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Sore Muscles or Tennis/Golf Elbow?

post #1 of 9
Thread Starter 

I am a lefty and my right forearm is sore.  Based on Dr Google it doesn't sound quite like tennis or golf elbow based on where I am feeling it.  It's sore on the outside of my forearm, about halfway between my elbow and wrist.  When I flex my forearm, I feel it at the most muscular part.  

 

Is there a way to easily tell whether this is simple muscle soreness from developing muscles that I haven't used much before (I've only been playing golf for about 6 mos and have been playing a lot more lately), or a sign of something more ominous to come?

 

All I've done so far is stretching (stand with arms straight out in front of me and flex wrists up, then down) and icing on and off.  

post #2 of 9

I am not a doctor or play one on internet forums however I had a very similar problem last year.

My doc said it was tendonitis.  I was hitting a lot of balls off mats that may have started it.

Sorry to say the only "cure" in my case was rest and ice.  I cut down to 9 holes a week and played

thru the pain, wasn't even supposed to do that.  I did get one of those gel wraps for the forearm and that did take some of the stress off the forearm.  No golf over the winter and this year no pain

post #3 of 9

I had the same thing after a two week marathon at the driving range where I was pounding balls for a couple hours a day. As dean007 stated, rest is the only thing that will cure that.

post #4 of 9
Thread Starter 

Thanks for the input.  I am new (been playing for about 6 mos) and I've stepped it up a lot recently.  I think I have a little bit of the Weekend Warrior thing going on now.

 

I saw my chiropractor this week (for an unrelated shoulder issue that is now under control) and he unofficially said he doesn't think it's tendonitis because of where it is -- pretty much right in the "meatiest/ropiest" part of the muscle.  He thinks tendons would involve more toward the elbow.  He said that sometimes amateur athletes can be really unbalanced on left/right side and since I'm left handed, maybe I'm doing some compensating etc on the right side.

 

I don't want to stop playing golf though:-(  I am just starting to improve.  

 

I've been icing a lot and think it might be helping... 

post #5 of 9

In your forearm you have many different muscles and not just one and a lot of them have long tendons and short muscle belly's. Those "ropiest" parts of your forearm may just be tendons and its hard to really know without feeling where it hurts. So it could still be tendonitis or could be micro tears in your muscle belly causing the pain.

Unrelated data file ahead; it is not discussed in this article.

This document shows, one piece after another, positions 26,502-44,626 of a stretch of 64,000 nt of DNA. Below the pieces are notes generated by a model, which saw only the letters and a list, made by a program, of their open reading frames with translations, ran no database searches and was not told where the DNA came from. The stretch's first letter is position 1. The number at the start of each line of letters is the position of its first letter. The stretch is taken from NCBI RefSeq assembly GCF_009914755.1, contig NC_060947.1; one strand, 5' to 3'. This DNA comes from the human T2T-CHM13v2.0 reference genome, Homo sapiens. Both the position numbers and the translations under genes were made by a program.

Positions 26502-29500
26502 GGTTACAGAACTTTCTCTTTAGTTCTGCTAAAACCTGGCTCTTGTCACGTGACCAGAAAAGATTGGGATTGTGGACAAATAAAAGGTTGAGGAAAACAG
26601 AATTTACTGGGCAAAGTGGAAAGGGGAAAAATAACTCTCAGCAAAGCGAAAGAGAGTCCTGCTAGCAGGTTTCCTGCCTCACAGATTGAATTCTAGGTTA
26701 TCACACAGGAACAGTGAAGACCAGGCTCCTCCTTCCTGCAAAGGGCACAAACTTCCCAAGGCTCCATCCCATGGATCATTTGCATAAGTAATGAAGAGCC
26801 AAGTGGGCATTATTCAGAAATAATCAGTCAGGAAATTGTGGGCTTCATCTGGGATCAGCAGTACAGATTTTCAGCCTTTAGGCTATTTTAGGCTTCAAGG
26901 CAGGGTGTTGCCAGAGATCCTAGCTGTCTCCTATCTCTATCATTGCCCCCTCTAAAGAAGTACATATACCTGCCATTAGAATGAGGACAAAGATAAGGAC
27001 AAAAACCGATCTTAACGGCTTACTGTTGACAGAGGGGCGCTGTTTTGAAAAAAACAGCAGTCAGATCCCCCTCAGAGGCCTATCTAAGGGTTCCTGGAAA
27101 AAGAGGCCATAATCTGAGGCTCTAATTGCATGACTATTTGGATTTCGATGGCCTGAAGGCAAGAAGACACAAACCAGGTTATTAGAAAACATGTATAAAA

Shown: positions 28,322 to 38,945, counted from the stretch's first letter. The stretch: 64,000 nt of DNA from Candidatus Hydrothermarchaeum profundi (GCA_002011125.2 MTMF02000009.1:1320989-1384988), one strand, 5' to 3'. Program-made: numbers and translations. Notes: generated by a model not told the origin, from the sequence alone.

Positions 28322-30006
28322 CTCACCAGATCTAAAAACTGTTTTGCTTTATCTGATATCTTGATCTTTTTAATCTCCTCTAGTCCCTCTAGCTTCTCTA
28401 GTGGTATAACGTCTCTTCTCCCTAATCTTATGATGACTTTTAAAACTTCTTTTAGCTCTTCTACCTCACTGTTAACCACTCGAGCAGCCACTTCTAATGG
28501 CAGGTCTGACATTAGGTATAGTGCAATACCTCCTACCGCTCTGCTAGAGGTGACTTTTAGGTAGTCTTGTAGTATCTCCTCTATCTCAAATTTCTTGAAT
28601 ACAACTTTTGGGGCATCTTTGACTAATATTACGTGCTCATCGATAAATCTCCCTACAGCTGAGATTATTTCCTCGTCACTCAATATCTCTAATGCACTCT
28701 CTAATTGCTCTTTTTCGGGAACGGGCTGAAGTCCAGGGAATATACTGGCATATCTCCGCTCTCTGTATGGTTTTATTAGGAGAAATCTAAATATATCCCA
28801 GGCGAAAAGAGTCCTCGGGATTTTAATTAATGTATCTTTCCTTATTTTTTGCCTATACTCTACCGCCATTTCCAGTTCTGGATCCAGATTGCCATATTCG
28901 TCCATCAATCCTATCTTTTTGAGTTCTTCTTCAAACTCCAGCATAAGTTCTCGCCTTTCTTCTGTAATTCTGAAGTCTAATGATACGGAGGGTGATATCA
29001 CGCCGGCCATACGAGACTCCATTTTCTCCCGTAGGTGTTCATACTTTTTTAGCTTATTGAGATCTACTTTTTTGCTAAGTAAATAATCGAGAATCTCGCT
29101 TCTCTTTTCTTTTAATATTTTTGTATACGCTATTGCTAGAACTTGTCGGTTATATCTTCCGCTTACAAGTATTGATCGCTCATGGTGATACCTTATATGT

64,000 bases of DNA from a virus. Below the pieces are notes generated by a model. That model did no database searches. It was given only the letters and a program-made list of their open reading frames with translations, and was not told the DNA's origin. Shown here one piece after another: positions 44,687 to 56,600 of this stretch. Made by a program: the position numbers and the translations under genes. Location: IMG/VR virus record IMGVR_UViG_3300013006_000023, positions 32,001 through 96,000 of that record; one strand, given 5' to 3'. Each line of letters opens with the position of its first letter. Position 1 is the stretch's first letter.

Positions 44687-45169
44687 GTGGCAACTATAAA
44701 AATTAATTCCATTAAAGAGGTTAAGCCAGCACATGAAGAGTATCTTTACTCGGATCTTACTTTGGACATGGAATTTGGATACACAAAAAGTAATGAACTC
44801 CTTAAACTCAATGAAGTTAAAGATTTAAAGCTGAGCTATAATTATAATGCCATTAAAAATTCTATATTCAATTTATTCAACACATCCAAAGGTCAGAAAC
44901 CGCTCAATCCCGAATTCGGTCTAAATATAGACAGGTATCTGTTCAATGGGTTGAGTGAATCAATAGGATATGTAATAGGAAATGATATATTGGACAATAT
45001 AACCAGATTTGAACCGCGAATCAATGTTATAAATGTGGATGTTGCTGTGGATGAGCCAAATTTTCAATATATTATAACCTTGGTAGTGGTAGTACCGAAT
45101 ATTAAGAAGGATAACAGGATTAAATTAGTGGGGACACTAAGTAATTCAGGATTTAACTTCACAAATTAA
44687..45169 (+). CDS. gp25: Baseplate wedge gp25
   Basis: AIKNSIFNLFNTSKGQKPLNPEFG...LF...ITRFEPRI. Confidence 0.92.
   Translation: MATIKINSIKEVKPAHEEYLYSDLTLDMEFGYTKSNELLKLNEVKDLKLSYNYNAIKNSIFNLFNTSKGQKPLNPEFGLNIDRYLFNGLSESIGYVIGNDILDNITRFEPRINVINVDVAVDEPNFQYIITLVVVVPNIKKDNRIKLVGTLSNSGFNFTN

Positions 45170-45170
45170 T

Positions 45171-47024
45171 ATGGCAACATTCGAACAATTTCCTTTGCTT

The good thing is that rest and ice are still what you need to do to heal. Another may be some slight stretching (nothing to extreme) and also during your round of golf or driving range maybe take some time and just stretch your forearm muscles to keep them stretched (may help prevent from injuring again)

post #6 of 9
Quote:
Originally Posted by dru925 View Post

 

I don't want to stop playing golf though:-(  I am just starting to improve.  

 

 

I wouldn't quit playing golf.............just revamp your practices by focusing on quality rather than quantity.

 

Line up every ball you hit on the range as if you're on the course. Take dead aim each time, working on a solid preshot routine so you're hitting less but focusing more.

 

Also, instead of practicing your swing so much, take some of that time and work on putting. That alone will rest your arm a bit AND lower your score.

post #7 of 9

When I first started playing I had that problem and I believe it was because I was gripping the hell out of the club because I was trying to muscle all my shots. As I've started to improve I've realized I need to really relax my grip (I've always known this is desired but it's hard for me to do). The lighter the grip the better my shot and my tennis/golf elbow has gone away. I'm sure some of this is developing the "golf muscles" but I think it's mainly my grip. My pain was also in my lead arm.

post #8 of 9
Thread Starter 

Funny you should mention grip.  I was at my weekly lesson on Tuesday and saw that my grip is all crazy.  I tend to grip with my entire hands rather than just fingers.  I am sure like most beginners I have the club in a death grip as I try to get more distance.  

 

I play tennis too and one of the women in my regular game has been off for 2 mos with tennis elbow and also bursitis in her shoulder.  She's having a hell of a time plus what I've googled seems to be very dire about "once you have it, it'll dog you forever" so I am a little paranoid that I am developing it!   

 

I guess the good thing about being a beginner is I can head off bad form and bad habits now before they become too ingrained.

post #9 of 9

Nothing has helped my shot more than not trying to hit it hard. As my slice improved I switched from a baseball grip to an interlocking grip and now I'm starting to use an overlapping grip as my major problem with my shot shape currently is pulling my irons. I find the looser my grip the longer my shot goes. Try using an excessively light grip while at the range. Its hard to do mentally on the course cause you're thinking about a dozen things but on the range concentrate on only holding the club loosely. The other day I was at the range practicing my new overlapping grip and I decided I was gonna hold the club so loose I felt like it might come out of my hands (I realized I wasn't holding the club that loose but compared to my typical grip it felt like nothing). When I struck the ball with that grip the ball rocketed off the club straight as an arrow and went I mile. I just stepped back and laughed.

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